- ^ a b c Keepnews, Peter (April 25, 2023). "Harry Belafonte, 96, Dies; Barrier-Breaking Singer, Actor and Activist". The New York Times. Retrieved April 25, 2023.
- ^ Keillor, Garrison (October 21, 2011). "The Radical Entertainment of Harry Belafonte (Published 2011)". The New York Times. ISSN 0362-4331. Retrieved March 1, 2021.
- ^ Arenson, Karen W. "Commencements; Belafonte Lauds Diversity Of Baruch College Class", The New York Times, June 2, 2000. Retrieved April 16, 2008. "(He said that he had not gotten past the first year at George Washington High School, and that the only college degrees he had were honorary ones.)"
- ^ Blair, Elizabeth (April 25, 2023). "Harry Belafonte, singer, actor and activist, has died at age 96". WUNC. Retrieved April 30, 2023.
- ^ Belafonte, Harry (October 12, 2011). "Harry Belafonte: Out Of Struggle, A Beautiful Voice". NPR. Retrieved November 5, 2013.
- ^ a b Susman, Gary (April 25, 2023). "Harry Belafonte – Singer, Actor, and Activist – Has Died at 96". Vanity Fair. Retrieved April 25, 2023.
- ^ Beaumont-Thomas, Ben (April 25, 2023). "Harry Belafonte, singer, actor and tireless activist, dies aged 96". The Guardian. Retrieved April 25, 2023.
- ^ Hall, Margaret (April 25, 2023). "Tony Winner Harry Belafonte Passes Away at 96". Playbill. Retrieved April 25, 2023.
- ^ Chad (October 25, 2019). "Harry Belafonte". Hollywood Walk of Fame. Retrieved April 25, 2023.
- ^ Myers, Marc (February 15, 2017). "Jazz news: Harry Belafonte: 1949". All About Jazz. Retrieved April 25, 2023.
- ^ a b "Iconic Voices of Black History – Harry Belafonte". VocaliD. Retrieved April 25, 2023.
- ^ a b Johnson, Alex; Dasrath, Diana (April 25, 2023). "Harry Belafonte, calypso star and civil rights champion, dies at 96". NBC News. Retrieved April 25, 2023.
- ^ "Singer-activist Harry Belafonte dies at 96 due to heart failure". Free Press Journal. Retrieved April 25, 2023.
- ^ "Harry Belafonte, singer, actor, activist, dies at 96". WCPO 9 Cincinnati. April 25, 2023. Retrieved April 25, 2023.
- ^ Smith, Judith E. (2017). "'Calypso' – Harry Belafonte (1956)" (PDF). Library of Congress.
- ^ a b Puente, Maria (April 25, 2023). "Harry Belafonte, trailblazing singer, actor and activist, dies at 96". USA Today. Retrieved April 25, 2023.
- ^ Gilliland, John (1969). "Show 18 – Blowin' in the Wind: Pop discovers folk music. [Part 1] : UNT Digital Library". Pop Chronicles. Retrieved November 4, 2013.
- ^ Kennedy, Mark (December 1, 2019). "Irving Burgie, songwriter of calypso hit 'Day-O,' dies at 95". USA Today. Retrieved April 25, 2023.
- ^ Boo Boo Man (Mama Look a Boo Boo) by Caribbean Allstars, Lord Melody – Track Info | AllMusic, retrieved April 25, 2023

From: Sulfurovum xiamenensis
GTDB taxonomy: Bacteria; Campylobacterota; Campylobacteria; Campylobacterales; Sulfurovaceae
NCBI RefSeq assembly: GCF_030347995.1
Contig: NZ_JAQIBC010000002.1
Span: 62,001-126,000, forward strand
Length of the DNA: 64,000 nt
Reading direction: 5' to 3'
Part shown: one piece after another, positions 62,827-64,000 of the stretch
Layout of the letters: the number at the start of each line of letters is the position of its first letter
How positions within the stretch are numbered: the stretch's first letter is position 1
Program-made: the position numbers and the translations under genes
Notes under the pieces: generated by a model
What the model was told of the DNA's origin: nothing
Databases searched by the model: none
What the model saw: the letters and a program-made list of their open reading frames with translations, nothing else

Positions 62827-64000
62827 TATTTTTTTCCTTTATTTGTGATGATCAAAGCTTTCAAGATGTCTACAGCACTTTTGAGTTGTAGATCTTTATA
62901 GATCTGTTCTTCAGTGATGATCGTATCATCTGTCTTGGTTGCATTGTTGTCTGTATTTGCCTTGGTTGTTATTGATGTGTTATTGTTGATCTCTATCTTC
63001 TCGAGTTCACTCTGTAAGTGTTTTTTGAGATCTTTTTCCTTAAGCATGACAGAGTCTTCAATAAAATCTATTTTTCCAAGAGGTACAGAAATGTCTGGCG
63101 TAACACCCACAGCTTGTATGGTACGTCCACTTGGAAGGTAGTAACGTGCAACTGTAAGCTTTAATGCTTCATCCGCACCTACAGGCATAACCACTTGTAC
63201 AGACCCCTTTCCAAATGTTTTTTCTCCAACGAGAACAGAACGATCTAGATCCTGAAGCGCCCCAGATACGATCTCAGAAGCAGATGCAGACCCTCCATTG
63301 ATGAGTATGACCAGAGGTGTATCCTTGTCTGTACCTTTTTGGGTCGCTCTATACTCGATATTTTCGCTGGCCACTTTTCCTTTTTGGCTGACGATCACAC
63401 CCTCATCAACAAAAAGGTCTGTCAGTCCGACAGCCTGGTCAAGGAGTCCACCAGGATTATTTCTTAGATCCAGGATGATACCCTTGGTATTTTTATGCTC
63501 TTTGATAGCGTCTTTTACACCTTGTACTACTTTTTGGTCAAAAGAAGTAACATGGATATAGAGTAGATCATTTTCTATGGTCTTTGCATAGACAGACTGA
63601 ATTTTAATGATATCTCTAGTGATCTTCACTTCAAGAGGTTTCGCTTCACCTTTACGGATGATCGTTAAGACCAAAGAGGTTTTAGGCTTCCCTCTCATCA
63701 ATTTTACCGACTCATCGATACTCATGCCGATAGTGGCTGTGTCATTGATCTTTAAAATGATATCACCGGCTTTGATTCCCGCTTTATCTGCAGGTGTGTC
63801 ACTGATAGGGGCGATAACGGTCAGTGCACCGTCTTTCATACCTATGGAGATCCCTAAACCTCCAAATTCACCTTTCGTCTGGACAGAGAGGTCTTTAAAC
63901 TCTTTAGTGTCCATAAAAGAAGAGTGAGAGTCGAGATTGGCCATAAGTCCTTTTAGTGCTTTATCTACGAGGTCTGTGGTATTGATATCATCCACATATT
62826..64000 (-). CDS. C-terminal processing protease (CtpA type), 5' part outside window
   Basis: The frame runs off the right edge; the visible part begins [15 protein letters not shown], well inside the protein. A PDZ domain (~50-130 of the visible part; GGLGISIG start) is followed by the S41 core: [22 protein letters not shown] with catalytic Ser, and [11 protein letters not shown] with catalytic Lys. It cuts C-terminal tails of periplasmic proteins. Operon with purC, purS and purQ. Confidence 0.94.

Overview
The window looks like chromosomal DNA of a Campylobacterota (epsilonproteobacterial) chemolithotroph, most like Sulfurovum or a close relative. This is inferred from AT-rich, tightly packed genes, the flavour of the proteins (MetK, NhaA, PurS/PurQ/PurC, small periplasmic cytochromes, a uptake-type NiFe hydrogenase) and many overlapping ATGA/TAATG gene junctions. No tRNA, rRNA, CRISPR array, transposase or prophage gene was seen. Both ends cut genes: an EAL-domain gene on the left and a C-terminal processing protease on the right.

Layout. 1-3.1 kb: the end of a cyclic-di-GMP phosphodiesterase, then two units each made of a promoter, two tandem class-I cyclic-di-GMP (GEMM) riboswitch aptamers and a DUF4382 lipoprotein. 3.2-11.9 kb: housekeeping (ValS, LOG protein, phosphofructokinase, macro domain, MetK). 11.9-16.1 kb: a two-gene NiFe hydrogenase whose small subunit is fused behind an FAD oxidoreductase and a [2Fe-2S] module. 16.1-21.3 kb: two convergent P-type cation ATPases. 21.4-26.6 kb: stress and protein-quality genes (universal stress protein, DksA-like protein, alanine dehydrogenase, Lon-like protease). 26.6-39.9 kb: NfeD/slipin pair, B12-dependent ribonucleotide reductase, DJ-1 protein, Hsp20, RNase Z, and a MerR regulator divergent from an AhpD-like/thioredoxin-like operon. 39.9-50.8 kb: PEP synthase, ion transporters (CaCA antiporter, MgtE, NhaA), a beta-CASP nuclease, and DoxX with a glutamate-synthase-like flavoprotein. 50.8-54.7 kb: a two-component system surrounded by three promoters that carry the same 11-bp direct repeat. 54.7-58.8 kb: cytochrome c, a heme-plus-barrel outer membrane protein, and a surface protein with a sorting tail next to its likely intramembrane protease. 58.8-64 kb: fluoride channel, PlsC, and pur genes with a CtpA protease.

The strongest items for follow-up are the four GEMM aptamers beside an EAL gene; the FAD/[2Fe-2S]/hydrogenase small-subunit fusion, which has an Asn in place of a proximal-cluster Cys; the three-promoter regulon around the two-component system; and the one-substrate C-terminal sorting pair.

- ^ Whitburn, Joel (2019). Joel Whitburn's top pop singles, 1955-2018. Menomonee Falls, Wisconsin. p. 72. ISBN 978-0-89820-233-5.
- ^ "Odetta". WordPress. Retrieved December 10, 2013.
- ^ Grossman, Roberta (2011). "Video – What does Hava Nagila mean?". YouTube. Archived from the original on December 11, 2021.
- ^ "President-elect and Mrs. Kennedy arrive at the Inaugural Gala, January 19, 1961". JFK Library. Retrieved April 25, 2023.
- ^ "Harry Belafonte, civil rights activist and trailblazing artist, dead at 96". Yahoo News. April 25, 2023. Retrieved April 25, 2023.
- ^ "Gold & Platinum". RIAA. Retrieved December 10, 2013.
- ^ Levith, Will (July 12, 2018). "5 Most Memorable Music Moments In SPAC History". Saratoga Living. Retrieved April 25, 2023.
- ^ a b Bianculli, David (September 8, 2020). "'The Sit-In' Revisits A Landmark Week With Harry Belafonte As 'Tonight Show' Host". NPR. Retrieved April 25, 2023.
- ^ "MLK Appears on "Tonight" Show with Harry Belafonte". The Martin Luther King Jr. Center for Nonviolent Social Change. February 2, 1968. Archived from the original on November 5, 2013. Retrieved November 5, 2013.
- ^ Harry Belafonte – Calypso Carnival Album Reviews, Songs & More | AllMusic, retrieved April 25, 2023
- ^ "Harry Belafonte – Day-O (The Banana Boat Song) (Live)". Scranton Times-Tribune. April 25, 2023. Retrieved April 25, 2023.
- ^ Harry Belafonte – Turn the World Around Album Reviews, Songs & More | AllMusic, retrieved April 25, 2023
- ^ Hennes, Joe (April 25, 2023). "RIP Muppet Show Guest Harry Belafonte". ToughPigs. Retrieved April 25, 2023.
- ^ a b Chow, Andrew R. (April 25, 2023). "Harry Belafonte, Trailblazing Performer and Fierce Civil Rights Activist, Dies". Time. Retrieved April 25, 2023.
- ^ a b Duquette, Michael (April 25, 2023). "Harry Belafonte: The Icon's Life In Music, Movies and TV". Observer. Retrieved April 25, 2023.
- ^ McLevy, Alex (April 25, 2023). "R.I.P. Harry Belafonte, actor, singer, and Civil Rights icon". The A.V. Club. Retrieved April 25, 2023.
- ^ "Song Information". UUA. April 9, 2012. Archived from the original on October 12, 2010. Retrieved November 5, 2013.
- ^ "Daylight come and we want to go to Winnipeg". Winnipeg Free Press. April 26, 2023. Retrieved April 26, 2023.
- ^ Harry Belafonte – Paradise in Gazankulu Album Reviews, Songs & More | AllMusic, retrieved April 25, 2023
- ^ Harry Belafonte in Concert – Global Carnival (1988), retrieved April 25, 2023
- ^ Heckman, Don (March 1, 1997). "Forever the Renaissance Man". Los Angeles Times. Retrieved April 25, 2023.
- ^ "NBC Sept. 11, 2001 8:31 am – 9:12 am". Internet Archive. September 11, 2001. Retrieved January 10, 2016.
- ^ "Appreciation: Harry Belafonte, dead at 96, championed 'Long Road to Freedom' in his music and his life". San Diego Union-Tribune. April 25, 2023. Retrieved April 25, 2023.